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Book 41 of 52: Unmask Alice: LSD, the Satanic Panic, and the Imposter Behind the World's Most Notorious Diaries by Rick Emerson

I don't remember how old I was when I read Go Ask Alice by Anonymous, but I do remember where I was. Until I went to college, I spent most of my summers in a campground at the Jersey Shore. My mom would take us to the beach in the morning, then drop us off at the campground pool on the way back and tell us to stay there until dinner. It must have been July or August because the pool was packed, so much so that all the chairs were all taken, and the only place I could sit was my beach chair. That's where I stayed was on a beautiful summer day, enraptured by the "diary" of Alice, a drug addicted teenager.

I hadn't thought about the book in years, until I listened to an episode of the You're Wrong About podcast that featured Rick Emerson, author of the new book Unmask Alice: LSD, Satanic Panic, and the Imposter Behind the World's Most Notorious Diaries. They dissected exactly why the book is implausible, which seems obvious to me now in a way that teenage me, who of course had D.A.R.E. classes at school, couldn't see. None of the drug stuff makes sense, especially that for Alice, almost every other kind of drug becomes the gateway to the hard stuff: marijuana. 

Emerson also dug into the story of Beatrice Sparks, the "editor" of Go Ask Alice, who said she was given the diary by Alice herself, and the overall impact of of Go Ask Alice, which has sold more than five million copies and is still in print. During the time I listened to the audiobook of Unmask Alice, I found a physical copy at a Little Free Library near me. It's still out there (though someone picked up this copy last time I checked).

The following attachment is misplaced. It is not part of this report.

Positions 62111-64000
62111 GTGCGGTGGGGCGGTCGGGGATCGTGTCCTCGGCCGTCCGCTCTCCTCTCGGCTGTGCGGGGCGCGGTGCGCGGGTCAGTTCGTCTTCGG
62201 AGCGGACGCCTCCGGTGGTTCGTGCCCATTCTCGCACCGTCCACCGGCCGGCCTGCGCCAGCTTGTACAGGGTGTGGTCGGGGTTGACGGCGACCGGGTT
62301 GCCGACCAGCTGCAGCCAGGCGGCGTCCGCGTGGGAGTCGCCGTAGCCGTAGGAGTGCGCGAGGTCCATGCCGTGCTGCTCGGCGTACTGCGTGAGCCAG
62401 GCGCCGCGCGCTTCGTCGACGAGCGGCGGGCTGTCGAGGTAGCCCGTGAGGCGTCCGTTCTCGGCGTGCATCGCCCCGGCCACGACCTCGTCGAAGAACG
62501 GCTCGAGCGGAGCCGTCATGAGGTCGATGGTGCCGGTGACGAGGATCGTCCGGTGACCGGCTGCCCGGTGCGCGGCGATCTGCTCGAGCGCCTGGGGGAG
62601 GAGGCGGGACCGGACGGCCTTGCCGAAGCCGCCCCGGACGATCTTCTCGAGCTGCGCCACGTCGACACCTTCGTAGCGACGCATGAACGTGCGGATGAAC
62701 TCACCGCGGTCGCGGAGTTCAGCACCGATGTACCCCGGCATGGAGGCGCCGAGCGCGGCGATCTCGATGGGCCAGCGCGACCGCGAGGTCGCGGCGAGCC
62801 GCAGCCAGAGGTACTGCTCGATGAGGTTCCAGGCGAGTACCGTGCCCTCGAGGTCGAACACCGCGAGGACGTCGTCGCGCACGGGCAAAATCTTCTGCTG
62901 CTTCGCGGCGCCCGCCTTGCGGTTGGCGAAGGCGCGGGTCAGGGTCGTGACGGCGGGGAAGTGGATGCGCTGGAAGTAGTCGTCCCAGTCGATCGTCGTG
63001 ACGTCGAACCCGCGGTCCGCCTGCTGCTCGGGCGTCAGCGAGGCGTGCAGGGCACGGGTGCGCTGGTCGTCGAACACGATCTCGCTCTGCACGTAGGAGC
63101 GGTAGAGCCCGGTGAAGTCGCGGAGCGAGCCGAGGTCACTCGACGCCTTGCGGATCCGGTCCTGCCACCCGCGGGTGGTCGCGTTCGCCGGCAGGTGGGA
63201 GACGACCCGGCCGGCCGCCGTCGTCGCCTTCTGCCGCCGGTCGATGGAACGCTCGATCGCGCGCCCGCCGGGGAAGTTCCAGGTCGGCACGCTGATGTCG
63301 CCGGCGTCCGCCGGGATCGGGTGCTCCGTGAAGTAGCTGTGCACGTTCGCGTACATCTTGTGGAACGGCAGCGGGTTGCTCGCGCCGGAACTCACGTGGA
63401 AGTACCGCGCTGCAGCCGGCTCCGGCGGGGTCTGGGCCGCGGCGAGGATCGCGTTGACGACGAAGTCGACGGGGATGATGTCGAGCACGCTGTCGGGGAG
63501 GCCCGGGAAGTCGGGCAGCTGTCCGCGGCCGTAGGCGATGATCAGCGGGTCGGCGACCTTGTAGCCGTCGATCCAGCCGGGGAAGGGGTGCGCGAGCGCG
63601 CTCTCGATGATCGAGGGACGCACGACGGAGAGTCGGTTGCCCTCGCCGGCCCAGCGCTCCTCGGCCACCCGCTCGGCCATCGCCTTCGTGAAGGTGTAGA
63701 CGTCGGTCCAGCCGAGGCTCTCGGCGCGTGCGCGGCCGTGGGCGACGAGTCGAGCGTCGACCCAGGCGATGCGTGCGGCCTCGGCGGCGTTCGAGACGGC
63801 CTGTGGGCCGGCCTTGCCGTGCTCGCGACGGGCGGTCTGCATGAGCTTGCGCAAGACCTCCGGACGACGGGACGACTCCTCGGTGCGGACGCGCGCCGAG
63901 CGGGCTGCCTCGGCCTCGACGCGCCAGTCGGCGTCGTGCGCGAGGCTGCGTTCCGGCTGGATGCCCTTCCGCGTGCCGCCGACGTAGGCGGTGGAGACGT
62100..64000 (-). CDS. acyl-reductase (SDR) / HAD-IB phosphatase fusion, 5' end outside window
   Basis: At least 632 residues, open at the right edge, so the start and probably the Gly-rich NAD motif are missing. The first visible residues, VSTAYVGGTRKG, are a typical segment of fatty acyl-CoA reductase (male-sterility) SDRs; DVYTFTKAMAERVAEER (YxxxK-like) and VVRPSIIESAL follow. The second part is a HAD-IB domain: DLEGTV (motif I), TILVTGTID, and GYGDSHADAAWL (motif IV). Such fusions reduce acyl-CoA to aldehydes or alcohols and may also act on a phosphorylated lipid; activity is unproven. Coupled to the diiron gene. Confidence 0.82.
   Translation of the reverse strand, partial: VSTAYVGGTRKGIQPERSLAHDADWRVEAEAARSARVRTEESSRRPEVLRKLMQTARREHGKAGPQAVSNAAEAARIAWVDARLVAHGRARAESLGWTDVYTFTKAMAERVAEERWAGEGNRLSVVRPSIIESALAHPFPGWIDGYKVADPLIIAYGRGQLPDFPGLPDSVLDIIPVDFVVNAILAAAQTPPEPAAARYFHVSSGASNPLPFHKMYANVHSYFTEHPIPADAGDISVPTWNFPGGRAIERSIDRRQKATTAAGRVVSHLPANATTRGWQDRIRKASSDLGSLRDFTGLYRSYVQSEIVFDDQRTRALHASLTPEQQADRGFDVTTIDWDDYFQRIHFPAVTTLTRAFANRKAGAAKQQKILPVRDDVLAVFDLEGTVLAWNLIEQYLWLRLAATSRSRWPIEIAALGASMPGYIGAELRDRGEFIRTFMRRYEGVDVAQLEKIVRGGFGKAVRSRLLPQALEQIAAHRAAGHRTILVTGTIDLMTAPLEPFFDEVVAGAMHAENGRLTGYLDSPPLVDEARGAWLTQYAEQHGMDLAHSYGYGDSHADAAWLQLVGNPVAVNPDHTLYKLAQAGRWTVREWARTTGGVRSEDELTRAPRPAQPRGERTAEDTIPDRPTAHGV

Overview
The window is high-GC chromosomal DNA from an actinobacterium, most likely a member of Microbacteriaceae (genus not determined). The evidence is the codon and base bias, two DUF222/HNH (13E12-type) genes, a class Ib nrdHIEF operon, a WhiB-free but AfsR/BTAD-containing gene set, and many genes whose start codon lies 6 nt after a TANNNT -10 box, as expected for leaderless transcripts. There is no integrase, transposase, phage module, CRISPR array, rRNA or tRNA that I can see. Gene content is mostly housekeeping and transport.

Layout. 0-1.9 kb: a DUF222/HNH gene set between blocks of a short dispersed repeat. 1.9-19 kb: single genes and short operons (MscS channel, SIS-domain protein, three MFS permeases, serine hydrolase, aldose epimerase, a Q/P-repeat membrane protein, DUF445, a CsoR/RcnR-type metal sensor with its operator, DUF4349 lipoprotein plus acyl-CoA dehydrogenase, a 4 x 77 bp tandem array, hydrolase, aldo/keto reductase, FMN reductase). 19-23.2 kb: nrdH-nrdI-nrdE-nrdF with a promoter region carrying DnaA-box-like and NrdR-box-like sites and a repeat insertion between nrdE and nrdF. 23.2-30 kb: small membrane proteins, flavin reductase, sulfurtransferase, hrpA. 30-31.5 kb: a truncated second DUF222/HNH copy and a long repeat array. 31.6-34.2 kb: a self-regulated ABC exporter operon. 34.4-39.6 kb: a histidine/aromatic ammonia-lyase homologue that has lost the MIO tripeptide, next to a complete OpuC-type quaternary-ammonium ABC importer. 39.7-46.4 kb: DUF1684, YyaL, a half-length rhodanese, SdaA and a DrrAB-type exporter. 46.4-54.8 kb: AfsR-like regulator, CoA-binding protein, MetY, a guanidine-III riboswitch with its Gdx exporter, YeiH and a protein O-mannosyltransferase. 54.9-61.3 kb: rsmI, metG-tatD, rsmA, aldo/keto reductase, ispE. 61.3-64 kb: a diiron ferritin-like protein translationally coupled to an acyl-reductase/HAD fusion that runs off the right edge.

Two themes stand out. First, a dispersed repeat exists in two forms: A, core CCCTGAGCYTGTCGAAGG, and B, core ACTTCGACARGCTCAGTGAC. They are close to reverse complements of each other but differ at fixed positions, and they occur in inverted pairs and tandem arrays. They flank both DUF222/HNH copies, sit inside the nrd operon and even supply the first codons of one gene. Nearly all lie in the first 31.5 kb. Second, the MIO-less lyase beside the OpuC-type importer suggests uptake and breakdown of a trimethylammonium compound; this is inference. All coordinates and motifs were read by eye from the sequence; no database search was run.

Emerson held back from telling the full story of Sparks on the podcast, and I get why now that I've finished Unmask Alice. I know "jaw dropping" is a cliche, but at points, I was so shocked by the book that my mouth fell open and I said "WHAT?! to an empty room. Notice that the subhead says "diaries," not diary. In many ways, her second big "found" diary is the one that shows how truly exploitative and cruel she was in trying to feed her own ambition, and make up for what she felt was a grave slight in her name not being on the cover of Go Ask Alice. It seems too that this other diary had wider societal implications, even as Go Ask Alice was co-opted by the "War on Drugs." 

Because the unraveling of that story is what makes Unmask Alice so compelling, I'm also going to leave it out of this review. It's a wild if depressing ride that I highly recommend taking.

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